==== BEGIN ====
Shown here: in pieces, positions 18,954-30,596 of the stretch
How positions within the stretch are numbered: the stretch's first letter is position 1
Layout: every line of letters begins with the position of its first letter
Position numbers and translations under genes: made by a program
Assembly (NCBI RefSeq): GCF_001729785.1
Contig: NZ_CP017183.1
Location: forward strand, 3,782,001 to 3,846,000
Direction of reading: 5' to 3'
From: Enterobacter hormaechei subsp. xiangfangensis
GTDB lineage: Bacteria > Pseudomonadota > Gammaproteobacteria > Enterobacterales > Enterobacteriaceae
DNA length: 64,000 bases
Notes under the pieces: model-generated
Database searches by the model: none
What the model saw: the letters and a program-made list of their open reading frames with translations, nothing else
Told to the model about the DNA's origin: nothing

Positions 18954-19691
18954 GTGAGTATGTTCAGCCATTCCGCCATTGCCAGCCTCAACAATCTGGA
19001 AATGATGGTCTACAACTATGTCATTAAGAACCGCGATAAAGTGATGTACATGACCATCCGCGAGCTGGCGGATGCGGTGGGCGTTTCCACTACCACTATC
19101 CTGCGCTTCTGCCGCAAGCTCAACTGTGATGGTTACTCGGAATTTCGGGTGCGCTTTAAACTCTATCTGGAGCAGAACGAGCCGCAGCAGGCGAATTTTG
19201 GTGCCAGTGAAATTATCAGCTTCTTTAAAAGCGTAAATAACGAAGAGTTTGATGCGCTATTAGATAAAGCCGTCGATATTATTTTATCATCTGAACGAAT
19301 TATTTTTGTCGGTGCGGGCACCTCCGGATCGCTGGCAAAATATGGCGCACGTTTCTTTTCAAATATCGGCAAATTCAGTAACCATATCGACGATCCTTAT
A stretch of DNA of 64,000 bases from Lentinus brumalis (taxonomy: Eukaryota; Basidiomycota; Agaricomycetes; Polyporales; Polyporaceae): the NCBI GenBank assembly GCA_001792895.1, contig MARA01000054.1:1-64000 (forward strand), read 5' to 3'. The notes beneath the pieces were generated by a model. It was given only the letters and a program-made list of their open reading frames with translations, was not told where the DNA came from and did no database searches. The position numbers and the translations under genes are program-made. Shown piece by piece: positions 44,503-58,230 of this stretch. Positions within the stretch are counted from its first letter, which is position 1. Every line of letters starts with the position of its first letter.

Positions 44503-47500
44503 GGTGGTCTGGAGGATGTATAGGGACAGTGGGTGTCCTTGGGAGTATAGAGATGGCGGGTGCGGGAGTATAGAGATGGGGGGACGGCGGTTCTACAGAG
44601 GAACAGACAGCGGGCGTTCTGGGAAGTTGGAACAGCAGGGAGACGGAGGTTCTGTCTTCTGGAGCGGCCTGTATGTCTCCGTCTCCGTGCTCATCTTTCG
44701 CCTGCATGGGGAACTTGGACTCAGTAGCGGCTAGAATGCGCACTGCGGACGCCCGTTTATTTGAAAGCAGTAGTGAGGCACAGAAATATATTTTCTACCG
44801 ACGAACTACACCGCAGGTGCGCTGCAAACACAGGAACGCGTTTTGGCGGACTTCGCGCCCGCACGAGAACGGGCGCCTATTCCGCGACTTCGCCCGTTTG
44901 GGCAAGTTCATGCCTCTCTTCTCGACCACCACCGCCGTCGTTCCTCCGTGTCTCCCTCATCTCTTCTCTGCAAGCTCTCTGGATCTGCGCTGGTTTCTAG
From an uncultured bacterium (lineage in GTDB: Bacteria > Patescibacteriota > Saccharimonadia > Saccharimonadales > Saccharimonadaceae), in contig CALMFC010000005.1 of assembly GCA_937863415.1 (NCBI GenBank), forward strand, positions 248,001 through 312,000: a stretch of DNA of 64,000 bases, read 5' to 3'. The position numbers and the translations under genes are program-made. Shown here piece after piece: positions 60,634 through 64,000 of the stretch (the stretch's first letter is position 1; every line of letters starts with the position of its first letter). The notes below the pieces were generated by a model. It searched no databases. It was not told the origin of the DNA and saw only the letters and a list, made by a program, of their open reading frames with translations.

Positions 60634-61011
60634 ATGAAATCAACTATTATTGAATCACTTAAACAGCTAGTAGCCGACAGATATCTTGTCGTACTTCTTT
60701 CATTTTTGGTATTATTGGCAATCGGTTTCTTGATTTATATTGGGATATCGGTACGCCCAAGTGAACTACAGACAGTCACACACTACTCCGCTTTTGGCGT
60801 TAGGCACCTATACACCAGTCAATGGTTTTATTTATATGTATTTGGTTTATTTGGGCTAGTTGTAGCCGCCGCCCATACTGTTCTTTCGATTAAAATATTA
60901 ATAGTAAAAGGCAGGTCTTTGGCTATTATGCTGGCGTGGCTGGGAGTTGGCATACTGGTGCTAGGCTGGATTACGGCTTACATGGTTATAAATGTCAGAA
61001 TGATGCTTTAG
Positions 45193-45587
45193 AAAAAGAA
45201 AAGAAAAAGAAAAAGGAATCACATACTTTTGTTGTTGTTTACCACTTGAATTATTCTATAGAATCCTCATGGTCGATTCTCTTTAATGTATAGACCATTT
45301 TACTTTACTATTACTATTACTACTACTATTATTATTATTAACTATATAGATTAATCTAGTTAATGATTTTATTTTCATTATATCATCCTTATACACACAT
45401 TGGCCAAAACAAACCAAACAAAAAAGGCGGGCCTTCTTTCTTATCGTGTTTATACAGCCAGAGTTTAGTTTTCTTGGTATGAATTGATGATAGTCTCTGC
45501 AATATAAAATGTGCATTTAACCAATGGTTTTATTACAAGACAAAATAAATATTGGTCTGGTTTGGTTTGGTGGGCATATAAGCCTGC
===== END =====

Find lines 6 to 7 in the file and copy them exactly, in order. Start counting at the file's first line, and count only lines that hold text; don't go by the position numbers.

Contig: NZ_CP017183.1
Location: forward strand, 3,782,001 to 3,846,000